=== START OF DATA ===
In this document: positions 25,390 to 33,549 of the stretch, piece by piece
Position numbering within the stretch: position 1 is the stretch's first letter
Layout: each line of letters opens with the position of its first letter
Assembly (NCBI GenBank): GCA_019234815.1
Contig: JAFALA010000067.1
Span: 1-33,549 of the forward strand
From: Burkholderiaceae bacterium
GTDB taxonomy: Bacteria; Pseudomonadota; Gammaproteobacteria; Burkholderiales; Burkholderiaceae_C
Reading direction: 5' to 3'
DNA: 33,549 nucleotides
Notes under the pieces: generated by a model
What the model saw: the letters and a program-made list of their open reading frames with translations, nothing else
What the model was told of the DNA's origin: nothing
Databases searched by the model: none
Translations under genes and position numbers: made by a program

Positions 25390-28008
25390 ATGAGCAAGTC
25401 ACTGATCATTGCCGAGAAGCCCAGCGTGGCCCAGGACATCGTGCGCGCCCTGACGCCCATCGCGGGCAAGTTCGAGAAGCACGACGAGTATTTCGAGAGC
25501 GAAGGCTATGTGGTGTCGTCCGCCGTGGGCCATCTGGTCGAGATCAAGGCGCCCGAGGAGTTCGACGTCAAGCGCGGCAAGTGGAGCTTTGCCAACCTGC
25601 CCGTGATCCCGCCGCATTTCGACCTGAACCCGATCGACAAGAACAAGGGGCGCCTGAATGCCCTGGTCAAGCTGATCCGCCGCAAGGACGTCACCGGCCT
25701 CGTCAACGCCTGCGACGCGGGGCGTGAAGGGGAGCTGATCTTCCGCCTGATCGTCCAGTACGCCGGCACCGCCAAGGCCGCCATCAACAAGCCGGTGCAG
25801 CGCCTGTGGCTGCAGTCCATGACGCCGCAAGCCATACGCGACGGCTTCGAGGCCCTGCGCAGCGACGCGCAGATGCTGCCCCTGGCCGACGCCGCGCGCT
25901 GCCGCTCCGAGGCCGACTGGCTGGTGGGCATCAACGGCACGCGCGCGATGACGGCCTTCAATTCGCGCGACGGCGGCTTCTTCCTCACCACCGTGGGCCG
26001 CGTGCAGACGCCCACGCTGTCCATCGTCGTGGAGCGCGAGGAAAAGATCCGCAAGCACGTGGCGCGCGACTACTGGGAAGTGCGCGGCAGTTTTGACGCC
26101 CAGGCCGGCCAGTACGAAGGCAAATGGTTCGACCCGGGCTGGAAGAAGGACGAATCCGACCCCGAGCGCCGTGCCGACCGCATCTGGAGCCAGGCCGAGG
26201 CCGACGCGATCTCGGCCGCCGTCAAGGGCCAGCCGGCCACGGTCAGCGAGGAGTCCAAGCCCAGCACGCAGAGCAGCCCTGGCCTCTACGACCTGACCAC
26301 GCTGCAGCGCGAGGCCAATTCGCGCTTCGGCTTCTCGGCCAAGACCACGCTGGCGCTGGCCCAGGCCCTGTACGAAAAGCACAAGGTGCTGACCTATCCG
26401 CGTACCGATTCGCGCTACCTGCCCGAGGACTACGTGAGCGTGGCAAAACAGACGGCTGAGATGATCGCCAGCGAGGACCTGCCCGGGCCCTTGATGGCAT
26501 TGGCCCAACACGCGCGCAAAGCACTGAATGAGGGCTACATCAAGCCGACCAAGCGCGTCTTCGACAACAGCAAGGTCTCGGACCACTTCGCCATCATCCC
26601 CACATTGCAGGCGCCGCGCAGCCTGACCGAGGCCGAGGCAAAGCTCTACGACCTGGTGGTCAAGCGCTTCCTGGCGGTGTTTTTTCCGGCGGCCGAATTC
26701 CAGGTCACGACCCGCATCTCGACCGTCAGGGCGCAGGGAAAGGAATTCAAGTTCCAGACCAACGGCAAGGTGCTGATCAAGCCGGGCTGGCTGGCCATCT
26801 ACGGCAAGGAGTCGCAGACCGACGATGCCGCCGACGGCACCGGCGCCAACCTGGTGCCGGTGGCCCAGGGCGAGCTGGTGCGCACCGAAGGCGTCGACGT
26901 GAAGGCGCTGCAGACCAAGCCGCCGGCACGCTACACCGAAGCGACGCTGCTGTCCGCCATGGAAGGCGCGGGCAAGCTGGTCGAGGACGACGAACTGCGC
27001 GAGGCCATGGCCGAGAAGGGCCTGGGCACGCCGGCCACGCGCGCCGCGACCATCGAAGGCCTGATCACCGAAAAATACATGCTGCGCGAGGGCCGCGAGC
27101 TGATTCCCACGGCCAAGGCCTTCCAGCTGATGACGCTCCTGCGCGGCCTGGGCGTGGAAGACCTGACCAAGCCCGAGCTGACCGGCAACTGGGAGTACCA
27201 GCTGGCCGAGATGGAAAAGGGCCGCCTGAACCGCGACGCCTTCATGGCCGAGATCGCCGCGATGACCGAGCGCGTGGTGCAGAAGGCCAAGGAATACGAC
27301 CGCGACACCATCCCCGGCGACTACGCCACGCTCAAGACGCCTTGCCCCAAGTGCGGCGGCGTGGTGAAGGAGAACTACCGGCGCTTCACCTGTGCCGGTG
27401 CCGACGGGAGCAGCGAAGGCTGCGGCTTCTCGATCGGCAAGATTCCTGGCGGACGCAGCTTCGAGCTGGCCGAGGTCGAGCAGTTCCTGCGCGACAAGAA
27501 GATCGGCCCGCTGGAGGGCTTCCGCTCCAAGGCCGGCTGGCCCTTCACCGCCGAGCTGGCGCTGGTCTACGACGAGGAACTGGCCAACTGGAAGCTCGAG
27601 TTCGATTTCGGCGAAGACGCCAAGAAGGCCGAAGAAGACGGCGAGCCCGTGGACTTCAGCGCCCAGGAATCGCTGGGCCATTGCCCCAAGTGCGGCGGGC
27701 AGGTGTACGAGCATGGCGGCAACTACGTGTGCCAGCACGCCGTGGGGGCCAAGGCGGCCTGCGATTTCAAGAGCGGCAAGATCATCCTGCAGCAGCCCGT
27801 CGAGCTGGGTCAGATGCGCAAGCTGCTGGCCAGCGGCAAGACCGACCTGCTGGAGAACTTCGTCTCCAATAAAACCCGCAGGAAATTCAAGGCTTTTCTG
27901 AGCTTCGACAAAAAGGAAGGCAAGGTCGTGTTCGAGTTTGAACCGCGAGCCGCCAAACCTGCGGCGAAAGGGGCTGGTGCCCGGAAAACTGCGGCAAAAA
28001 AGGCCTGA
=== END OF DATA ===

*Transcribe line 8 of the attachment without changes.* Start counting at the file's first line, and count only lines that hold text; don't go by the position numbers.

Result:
GTDB taxonomy: Bacteria; Pseudomonadota; Gammaproteobacteria; Burkholderiales; Burkholderiaceae_C